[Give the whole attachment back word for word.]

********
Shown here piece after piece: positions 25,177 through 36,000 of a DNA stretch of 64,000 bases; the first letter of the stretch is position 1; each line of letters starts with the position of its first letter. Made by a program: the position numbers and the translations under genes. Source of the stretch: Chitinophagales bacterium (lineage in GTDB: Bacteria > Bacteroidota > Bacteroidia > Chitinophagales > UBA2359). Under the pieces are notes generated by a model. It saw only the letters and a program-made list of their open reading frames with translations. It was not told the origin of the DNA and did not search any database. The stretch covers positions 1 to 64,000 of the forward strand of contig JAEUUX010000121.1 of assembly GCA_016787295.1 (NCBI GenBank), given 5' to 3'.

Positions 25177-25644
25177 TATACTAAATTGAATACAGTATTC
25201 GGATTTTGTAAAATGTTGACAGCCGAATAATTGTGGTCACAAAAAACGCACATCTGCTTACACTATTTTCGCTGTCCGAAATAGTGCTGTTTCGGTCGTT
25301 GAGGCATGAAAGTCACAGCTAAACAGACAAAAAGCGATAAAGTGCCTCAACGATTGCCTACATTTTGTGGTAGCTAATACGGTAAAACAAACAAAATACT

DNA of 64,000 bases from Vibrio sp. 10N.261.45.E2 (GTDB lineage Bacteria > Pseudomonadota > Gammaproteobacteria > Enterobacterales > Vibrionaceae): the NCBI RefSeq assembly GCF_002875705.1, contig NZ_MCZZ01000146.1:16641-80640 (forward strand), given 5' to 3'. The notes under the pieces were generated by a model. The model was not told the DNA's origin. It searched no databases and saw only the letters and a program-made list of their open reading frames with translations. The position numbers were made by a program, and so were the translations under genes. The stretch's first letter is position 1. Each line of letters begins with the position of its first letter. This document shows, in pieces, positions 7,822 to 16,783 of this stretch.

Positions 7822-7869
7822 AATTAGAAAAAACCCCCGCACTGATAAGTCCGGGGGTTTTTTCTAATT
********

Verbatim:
Shown here piece after piece: positions 25,177 through 36,000 of a DNA stretch of 64,000 bases; the first letter of the stretch is position 1; each line of letters starts with the position of its first letter. Made by a program: the position numbers and the translations under genes. Source of the stretch: Chitinophagales bacterium (lineage in GTDB: Bacteria > Bacteroidota > Bacteroidia > Chitinophagales > UBA2359). Under the pieces are notes generated by a model. It saw only the letters and a program-made list of their open reading frames with translations. It was not told the origin of the DNA and did not search any database. The stretch covers positions 1 to 64,000 of the forward strand of contig JAEUUX010000121.1 of assembly GCA_016787295.1 (NCBI GenBank), given 5' to 3'.

Positions 25177-25644
25177 TATACTAAATTGAATACAGTATTC
25201 GGATTTTGTAAAATGTTGACAGCCGAATAATTGTGGTCACAAAAAACGCACATCTGCTTACACTATTTTCGCTGTCCGAAATAGTGCTGTTTCGGTCGTT
25301 GAGGCATGAAAGTCACAGCTAAACAGACAAAAAGCGATAAAGTGCCTCAACGATTGCCTACATTTTGTGGTAGCTAATACGGTAAAACAAACAAAATACT

DNA of 64,000 bases from Vibrio sp. 10N.261.45.E2 (GTDB lineage Bacteria > Pseudomonadota > Gammaproteobacteria > Enterobacterales > Vibrionaceae): the NCBI RefSeq assembly GCF_002875705.1, contig NZ_MCZZ01000146.1:16641-80640 (forward strand), given 5' to 3'. The notes under the pieces were generated by a model. The model was not told the DNA's origin. It searched no databases and saw only the letters and a program-made list of their open reading frames with translations. The position numbers were made by a program, and so were the translations under genes. The stretch's first letter is position 1. Each line of letters begins with the position of its first letter. This document shows, in pieces, positions 7,822 to 16,783 of this stretch.

Positions 7822-7869
7822 AATTAGAAAAAACCCCCGCACTGATAAGTCCGGGGGTTTTTTCTAATT